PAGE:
“These new clients, they really need us more than any other person… The reason being, they get bad dreams, [and get] sick for that first month. They have a lot of thoughts, they grow small. So, when no one is there with them they almost go mad. So, whenever I participate in testing and I find that someone has been diagnosed as HIV positive, I always get closer to them to be a backbone for them.” – patient navigator.
Patient navigators provided comfort and care by visiting men in their homes or receiving home visits from them, giving words of encouragement, and offering counselling.
“When I see and realize that someone has a big problem, I invite him to come and live with me for a while and when [he] gets better [he] can leave and go back to [his] place at home.” – patient navigator.
Patient navigators also created a support network of other HIV-positive MSM where men could form meaningful relationships and share experiences.
“Sunday, we meet somewhere, we talk, because all of us have HIV so we are free to talk. When you meet other HIV-positive people, we are free to talk.” – recently diagnosed man.
To help MSM stay in HIV care, patient navigators helped men manage stigma by guiding them with disclosing their HIV status to family and health workers they trusted. They also provided sensitivity training to health workers and worked with healthcare facilities to improve their procedures.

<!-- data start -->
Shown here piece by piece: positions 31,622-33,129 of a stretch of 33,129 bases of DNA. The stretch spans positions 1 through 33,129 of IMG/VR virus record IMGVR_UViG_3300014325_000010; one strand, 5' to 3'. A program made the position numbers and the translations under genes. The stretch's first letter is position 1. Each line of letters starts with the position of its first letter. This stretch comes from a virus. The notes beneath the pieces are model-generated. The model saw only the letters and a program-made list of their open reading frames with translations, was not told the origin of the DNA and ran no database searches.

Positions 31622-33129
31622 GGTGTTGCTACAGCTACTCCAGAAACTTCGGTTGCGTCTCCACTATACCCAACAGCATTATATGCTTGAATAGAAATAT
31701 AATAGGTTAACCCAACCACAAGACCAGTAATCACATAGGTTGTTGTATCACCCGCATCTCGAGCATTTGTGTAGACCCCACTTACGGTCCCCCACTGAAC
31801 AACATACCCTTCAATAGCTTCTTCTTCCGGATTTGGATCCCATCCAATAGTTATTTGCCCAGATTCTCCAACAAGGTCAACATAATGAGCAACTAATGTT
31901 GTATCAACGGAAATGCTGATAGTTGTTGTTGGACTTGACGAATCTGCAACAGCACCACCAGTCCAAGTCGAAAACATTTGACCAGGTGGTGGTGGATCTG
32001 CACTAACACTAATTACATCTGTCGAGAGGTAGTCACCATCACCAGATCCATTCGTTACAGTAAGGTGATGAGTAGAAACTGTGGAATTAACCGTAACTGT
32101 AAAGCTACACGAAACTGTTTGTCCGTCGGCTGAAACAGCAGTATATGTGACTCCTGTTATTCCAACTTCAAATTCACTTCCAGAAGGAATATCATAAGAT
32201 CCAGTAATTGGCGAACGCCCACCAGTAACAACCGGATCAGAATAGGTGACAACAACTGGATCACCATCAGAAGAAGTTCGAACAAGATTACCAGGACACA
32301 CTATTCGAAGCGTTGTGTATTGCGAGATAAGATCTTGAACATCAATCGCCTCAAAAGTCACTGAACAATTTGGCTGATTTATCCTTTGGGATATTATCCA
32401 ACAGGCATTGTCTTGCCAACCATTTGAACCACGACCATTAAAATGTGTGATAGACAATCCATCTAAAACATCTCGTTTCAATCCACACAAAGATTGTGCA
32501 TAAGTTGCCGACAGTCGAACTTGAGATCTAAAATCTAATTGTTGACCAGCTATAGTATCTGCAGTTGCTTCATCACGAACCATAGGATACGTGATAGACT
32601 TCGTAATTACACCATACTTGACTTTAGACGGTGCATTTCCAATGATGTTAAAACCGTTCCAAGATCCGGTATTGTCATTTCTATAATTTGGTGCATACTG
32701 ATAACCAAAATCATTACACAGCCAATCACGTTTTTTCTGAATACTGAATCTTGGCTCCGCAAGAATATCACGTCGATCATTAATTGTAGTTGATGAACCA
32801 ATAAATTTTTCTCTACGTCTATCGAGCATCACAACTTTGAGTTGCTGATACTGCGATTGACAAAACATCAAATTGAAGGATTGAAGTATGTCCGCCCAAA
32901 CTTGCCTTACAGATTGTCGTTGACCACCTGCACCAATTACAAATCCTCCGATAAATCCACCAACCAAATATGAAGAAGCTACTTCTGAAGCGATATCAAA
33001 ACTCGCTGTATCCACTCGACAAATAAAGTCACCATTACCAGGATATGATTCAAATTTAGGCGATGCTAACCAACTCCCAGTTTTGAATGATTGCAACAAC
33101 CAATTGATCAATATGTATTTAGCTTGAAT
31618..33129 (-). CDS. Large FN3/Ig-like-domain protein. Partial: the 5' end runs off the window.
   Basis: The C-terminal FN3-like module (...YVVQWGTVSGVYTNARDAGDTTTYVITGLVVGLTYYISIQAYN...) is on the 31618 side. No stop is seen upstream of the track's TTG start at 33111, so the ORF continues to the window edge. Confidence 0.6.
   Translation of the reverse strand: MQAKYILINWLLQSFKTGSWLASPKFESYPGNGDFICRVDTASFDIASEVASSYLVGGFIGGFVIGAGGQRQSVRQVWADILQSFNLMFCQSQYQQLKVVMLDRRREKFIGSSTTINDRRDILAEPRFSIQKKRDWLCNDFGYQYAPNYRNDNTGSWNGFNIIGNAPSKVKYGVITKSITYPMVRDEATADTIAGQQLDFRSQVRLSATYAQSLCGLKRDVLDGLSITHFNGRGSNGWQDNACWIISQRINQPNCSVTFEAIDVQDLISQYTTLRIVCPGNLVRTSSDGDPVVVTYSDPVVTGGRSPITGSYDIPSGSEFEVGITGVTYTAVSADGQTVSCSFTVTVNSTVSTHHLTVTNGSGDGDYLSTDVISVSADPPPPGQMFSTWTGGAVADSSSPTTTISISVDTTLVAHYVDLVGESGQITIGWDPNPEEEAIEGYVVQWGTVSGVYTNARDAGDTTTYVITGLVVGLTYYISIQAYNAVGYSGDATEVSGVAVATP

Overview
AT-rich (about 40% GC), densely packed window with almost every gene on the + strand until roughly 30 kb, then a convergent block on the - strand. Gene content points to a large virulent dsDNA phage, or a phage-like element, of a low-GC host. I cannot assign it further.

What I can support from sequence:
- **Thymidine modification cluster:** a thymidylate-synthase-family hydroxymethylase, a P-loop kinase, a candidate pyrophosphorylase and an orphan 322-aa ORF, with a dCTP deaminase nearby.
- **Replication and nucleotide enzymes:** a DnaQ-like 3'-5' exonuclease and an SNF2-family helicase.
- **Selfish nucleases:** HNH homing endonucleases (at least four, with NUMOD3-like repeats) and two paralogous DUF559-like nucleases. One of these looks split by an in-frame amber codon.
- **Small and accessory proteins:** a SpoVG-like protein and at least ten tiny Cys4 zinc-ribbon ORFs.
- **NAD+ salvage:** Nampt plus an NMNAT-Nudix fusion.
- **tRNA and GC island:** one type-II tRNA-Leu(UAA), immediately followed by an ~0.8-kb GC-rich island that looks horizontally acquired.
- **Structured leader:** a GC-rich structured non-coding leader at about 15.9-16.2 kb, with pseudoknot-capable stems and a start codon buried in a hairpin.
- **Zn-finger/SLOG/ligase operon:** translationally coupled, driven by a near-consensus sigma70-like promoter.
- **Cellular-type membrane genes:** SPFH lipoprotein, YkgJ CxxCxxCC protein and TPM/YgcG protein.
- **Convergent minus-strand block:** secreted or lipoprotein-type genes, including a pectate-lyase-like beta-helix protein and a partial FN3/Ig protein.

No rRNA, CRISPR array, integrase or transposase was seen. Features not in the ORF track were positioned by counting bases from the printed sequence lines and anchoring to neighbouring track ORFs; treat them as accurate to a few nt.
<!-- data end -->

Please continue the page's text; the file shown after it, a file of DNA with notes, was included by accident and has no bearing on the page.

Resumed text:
“We do an orientation of healthcare workers on stigma, discrimination, and attitude change. So, when we diagnose a client, we [send] him to a focal point at a facility so that there is ease in getting a refill. The client goes and presents a coupon, or any other document and gets served fast. We have made it easier in the facility so that there is no queuing.” – patient navigator.
To create safe spaces for MSM living with HIV, the navigators brought MSM to friendly health facilities where they did not experience discrimination.
“He has once talked to me about these people from [a local] hospital. They are called [name of organization]. He told me that if you have a problem, you can go to them, and they can help you.” – recently diagnosed man.
Many MSM worried about taking medication without food and chose not to take their ARVs until they could find food. To help with this, patient navigators provided them with food assistance.
“He gave us support about food, transport costs. Whenever we are coming to support group meetings, he pays for us; he bought for us food, sugar, beans, posho, rice, etc.” – recently diagnosed man.
Some MSM did not feel ready to start medication and struggled with ARV adherence. The patient navigators counselled them about the importance of taking ARVs.